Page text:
So how did it go? I  maintained an average of 13.9 mph for 101 miles. I started out with 15 mph for the first 43 or so miles, slowing down as fatigue set in and pain started increasing.  And how did I feel? Quite good for the first half, but  the second half was tougher.  The rest stops helped a lot.  There were four of them, about 20 miles apart. By the time we got to the third one (which marked the furthest I’d ever ridden in one day before) I was starting to really feel it, but the brief break and refreshment helped.  I felt pretty good for 10 miles or so. And then all I had to do was keep going for 10 more until the next one.

Assateague Island

Assateague Island

Somewhere around the 80-85  mile mark, a man rode by  with a cheery smile and asked, “How are you feeling?”  “Great,” I said. “My left earlobe doesn’t hurt!” The young woman riding next to me deadpanned, “It will soon, though.”

The  sit-bones hurt the most. That was a long time to be in the saddle and my butt was letting me know it. There were some muscle aches but really no worse than other rides I’ve done. I paid attention to taking in enough water, Nuun and food (small amounts of each, frequently) and I think that helped.

Now that I’ve done one century, would I do another? Well, yes. I think I would.

We made a long weekend of it. This was our least favorite of the restaurants we tried, but it had the best view.

We made a long weekend of it. This was our least favorite of the restaurants we tried, but it had the best view.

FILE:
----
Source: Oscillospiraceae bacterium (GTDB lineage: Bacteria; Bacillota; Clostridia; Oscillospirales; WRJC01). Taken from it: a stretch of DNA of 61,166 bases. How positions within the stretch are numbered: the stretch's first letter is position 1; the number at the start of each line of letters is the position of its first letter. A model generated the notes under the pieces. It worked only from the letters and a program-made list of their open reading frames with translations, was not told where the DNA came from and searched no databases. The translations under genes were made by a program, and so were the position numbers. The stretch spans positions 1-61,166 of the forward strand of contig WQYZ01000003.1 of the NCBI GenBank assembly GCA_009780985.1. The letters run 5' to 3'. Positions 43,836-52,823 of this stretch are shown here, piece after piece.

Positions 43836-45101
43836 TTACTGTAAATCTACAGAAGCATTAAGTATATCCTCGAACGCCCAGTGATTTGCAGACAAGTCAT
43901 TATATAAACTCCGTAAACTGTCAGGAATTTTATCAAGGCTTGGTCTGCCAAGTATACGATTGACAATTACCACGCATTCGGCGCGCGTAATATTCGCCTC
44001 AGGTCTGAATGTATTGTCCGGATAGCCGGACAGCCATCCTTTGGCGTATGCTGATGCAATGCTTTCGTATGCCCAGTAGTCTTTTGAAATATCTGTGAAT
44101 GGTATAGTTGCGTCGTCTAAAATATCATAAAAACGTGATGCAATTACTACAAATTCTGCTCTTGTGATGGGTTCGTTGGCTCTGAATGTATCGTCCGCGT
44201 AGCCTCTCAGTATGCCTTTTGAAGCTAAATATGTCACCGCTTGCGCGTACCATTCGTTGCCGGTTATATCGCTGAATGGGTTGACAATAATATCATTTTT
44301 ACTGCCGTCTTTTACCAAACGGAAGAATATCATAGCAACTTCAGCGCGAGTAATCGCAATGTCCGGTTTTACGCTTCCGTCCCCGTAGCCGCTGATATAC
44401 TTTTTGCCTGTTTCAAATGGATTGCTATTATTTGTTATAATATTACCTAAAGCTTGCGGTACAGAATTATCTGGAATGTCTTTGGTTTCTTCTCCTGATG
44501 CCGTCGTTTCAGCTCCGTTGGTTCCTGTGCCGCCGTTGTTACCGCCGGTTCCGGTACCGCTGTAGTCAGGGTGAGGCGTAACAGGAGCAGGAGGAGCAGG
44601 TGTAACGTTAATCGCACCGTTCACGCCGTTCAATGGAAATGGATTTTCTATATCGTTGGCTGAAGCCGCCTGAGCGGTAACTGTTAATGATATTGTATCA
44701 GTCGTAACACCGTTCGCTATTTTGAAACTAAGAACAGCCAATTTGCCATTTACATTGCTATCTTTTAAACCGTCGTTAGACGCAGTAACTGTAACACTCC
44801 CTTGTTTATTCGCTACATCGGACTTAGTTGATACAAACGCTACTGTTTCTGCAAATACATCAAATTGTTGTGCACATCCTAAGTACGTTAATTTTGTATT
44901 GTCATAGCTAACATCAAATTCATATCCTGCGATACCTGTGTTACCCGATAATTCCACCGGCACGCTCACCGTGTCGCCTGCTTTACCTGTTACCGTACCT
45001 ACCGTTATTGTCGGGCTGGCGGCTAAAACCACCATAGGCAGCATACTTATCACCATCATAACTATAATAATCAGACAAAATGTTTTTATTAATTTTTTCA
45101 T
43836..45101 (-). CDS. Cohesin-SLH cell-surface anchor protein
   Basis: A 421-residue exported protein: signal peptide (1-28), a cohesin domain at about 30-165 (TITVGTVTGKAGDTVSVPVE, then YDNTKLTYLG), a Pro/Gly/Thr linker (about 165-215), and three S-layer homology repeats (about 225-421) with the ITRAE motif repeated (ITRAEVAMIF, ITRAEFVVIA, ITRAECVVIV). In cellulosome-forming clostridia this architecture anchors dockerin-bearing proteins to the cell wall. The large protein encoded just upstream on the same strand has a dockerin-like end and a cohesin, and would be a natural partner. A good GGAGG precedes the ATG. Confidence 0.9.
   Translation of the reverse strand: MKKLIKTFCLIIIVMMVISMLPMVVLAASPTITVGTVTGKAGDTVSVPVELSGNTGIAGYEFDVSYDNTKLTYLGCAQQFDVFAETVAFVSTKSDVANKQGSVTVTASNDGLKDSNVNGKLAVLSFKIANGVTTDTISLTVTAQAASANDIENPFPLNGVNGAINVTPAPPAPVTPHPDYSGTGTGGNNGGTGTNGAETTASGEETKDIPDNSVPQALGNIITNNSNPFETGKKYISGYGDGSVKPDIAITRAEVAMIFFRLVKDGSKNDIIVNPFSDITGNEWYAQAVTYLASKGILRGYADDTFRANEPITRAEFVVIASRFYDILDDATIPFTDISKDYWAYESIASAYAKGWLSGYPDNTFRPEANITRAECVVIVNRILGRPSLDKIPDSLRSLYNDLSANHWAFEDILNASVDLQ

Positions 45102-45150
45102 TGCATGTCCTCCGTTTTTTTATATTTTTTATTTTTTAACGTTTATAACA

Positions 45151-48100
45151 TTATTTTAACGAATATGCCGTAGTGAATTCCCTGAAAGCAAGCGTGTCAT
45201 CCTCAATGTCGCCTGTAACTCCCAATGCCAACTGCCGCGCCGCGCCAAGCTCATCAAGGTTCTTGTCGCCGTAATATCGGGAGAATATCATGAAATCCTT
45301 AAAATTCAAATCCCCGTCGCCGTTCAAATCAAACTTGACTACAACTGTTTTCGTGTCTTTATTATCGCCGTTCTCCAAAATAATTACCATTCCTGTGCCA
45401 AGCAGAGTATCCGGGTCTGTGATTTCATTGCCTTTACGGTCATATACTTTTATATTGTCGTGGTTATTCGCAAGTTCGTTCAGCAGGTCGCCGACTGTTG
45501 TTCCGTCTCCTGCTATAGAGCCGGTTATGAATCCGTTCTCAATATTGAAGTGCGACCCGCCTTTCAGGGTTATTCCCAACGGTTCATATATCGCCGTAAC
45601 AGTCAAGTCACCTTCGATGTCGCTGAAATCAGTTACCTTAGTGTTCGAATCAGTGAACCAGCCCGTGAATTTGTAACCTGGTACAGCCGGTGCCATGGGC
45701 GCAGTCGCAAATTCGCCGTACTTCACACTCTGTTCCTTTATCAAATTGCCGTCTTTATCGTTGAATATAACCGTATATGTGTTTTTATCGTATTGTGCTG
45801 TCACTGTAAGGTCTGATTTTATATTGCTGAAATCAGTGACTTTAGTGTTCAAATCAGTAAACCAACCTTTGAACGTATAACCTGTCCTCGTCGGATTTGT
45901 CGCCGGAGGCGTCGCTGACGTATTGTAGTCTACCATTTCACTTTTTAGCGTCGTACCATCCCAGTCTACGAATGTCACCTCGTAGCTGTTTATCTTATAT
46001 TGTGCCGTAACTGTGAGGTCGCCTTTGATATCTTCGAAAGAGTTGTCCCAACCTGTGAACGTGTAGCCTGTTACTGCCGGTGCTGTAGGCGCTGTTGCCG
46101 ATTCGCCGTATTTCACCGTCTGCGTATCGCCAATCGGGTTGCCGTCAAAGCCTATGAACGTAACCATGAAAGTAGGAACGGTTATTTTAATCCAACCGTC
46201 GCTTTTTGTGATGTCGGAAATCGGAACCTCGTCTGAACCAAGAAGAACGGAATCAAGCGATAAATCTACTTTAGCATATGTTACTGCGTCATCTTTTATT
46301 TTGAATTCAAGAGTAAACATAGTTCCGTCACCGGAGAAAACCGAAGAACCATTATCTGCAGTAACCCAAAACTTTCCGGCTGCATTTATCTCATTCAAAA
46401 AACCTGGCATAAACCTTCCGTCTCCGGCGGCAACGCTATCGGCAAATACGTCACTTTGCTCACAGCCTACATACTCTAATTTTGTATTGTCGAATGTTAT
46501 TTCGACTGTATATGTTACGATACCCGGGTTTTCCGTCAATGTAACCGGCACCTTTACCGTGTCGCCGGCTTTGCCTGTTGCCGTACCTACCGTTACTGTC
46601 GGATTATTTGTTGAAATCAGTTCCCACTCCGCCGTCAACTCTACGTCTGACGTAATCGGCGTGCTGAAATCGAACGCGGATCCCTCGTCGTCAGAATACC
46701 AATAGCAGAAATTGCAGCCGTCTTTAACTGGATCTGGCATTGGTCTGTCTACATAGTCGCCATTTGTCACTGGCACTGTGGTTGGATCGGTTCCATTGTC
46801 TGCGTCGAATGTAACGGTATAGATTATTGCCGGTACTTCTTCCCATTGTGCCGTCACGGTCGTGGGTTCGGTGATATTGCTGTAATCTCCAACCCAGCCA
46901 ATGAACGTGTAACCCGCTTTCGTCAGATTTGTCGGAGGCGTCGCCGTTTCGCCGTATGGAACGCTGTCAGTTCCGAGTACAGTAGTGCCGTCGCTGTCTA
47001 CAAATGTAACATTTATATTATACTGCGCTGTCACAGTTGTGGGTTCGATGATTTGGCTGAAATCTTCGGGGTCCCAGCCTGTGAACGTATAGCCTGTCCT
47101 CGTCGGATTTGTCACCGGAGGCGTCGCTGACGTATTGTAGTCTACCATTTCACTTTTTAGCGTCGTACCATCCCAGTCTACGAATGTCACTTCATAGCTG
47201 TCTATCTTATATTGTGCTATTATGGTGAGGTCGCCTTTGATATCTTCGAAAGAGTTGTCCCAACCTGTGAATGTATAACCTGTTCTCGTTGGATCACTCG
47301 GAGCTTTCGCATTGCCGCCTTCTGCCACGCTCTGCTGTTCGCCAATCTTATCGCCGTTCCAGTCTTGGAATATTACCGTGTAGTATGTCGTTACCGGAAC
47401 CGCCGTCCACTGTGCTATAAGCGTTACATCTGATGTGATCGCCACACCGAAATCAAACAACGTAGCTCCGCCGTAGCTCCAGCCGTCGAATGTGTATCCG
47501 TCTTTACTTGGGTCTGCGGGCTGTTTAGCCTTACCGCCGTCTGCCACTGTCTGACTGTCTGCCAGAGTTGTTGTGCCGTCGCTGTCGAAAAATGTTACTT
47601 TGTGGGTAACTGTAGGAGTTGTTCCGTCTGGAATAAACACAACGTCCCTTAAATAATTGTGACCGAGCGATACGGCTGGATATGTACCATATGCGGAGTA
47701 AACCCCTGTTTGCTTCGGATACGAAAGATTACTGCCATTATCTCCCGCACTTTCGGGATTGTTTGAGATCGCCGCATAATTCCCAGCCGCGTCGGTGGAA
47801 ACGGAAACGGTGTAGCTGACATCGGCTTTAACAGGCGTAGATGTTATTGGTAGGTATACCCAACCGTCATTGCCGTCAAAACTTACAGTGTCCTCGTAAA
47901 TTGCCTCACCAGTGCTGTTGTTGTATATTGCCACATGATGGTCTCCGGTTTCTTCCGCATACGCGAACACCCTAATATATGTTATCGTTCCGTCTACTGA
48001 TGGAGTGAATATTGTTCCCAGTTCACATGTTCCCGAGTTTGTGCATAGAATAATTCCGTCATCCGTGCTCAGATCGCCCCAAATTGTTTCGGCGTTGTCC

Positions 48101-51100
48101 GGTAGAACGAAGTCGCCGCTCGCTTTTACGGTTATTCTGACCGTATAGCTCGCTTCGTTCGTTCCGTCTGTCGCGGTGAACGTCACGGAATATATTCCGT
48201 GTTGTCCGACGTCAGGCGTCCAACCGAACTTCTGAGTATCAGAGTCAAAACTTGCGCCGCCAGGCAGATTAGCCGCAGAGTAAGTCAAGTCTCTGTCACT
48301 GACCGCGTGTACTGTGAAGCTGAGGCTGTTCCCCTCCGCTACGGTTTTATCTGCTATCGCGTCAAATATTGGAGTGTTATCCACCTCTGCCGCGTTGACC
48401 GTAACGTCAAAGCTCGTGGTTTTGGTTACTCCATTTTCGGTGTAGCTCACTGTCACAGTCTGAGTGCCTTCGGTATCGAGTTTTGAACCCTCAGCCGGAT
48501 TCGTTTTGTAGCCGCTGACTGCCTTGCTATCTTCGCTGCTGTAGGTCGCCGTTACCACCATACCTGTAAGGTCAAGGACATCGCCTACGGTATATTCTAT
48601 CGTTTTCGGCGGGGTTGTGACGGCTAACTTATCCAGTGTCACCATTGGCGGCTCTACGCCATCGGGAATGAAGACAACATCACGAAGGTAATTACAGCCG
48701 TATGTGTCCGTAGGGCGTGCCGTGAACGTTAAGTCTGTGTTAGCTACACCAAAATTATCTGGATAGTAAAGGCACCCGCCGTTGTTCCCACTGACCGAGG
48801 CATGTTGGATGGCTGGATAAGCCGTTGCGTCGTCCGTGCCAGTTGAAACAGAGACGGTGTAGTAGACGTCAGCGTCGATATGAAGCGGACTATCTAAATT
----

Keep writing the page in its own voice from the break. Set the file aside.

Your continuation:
Howard Chapel Cemetary

During a recent weekend ride, John and I stopped at Howard Chapel Cemetery. Curious about the African American community the sign referred to, I looked up Howard Chapel on the interwebs this a.m. The property is now a part of Patuxent State Park and there’s a detailed written and photographic record of it’s history [here](http://msa.maryland.gov/megafile/msa/stagsere/se1/se5/017000/017300/017335/pdf/msa_se5_17335.pdf). George Enoch Howard, a former slave who bought his freedom in 1857, purchased the 289.5 acre property for himself and his family. He purchased it from the heirs of his former master. I am trying to imagine this. First he bought his freedom. Then he bought the property from his former owner.

He later built a church and a school on it for the community. Burials began in the cemetery in 1901. Now all that remains is the cemetery.

Up, Down and All Around

Yesterday’s 38-mile loop through Montgomery and Howard counties started out at the Laytonsville Shopping Center.   Just Riding a Bike , an area bike store, is located right next door.

It developed into a hot and humid day. The route  was beautiful (not counting the first mile on Route 108 – traffic-y and not much shoulder). Pretty much the entire route is hills and by the second half I for one was feeling it. We were not surprised that John’s Garmin recorded 2000′ of elevation.

Along the way

Along the way

Burial Ground - Ancestors of Original African-American Community of Howard Chapel

Burial Ground – Ancestors of Original African American Community of Howard Chapel

2013-08-31 13.05.12

Some of the gravestones were very simple rectangular pillars with just an initial engraved.

Soma taking a break

Soma  – taking a break

On the way home we made an unplanned stop at the famous Olney Ale House.  Perfect finish to a good workout!

Enjoying the deck at Olney Ale House. (One of the beers was mine!).

Enjoying the deck at Olney Ale House. (One of the beers was mine!).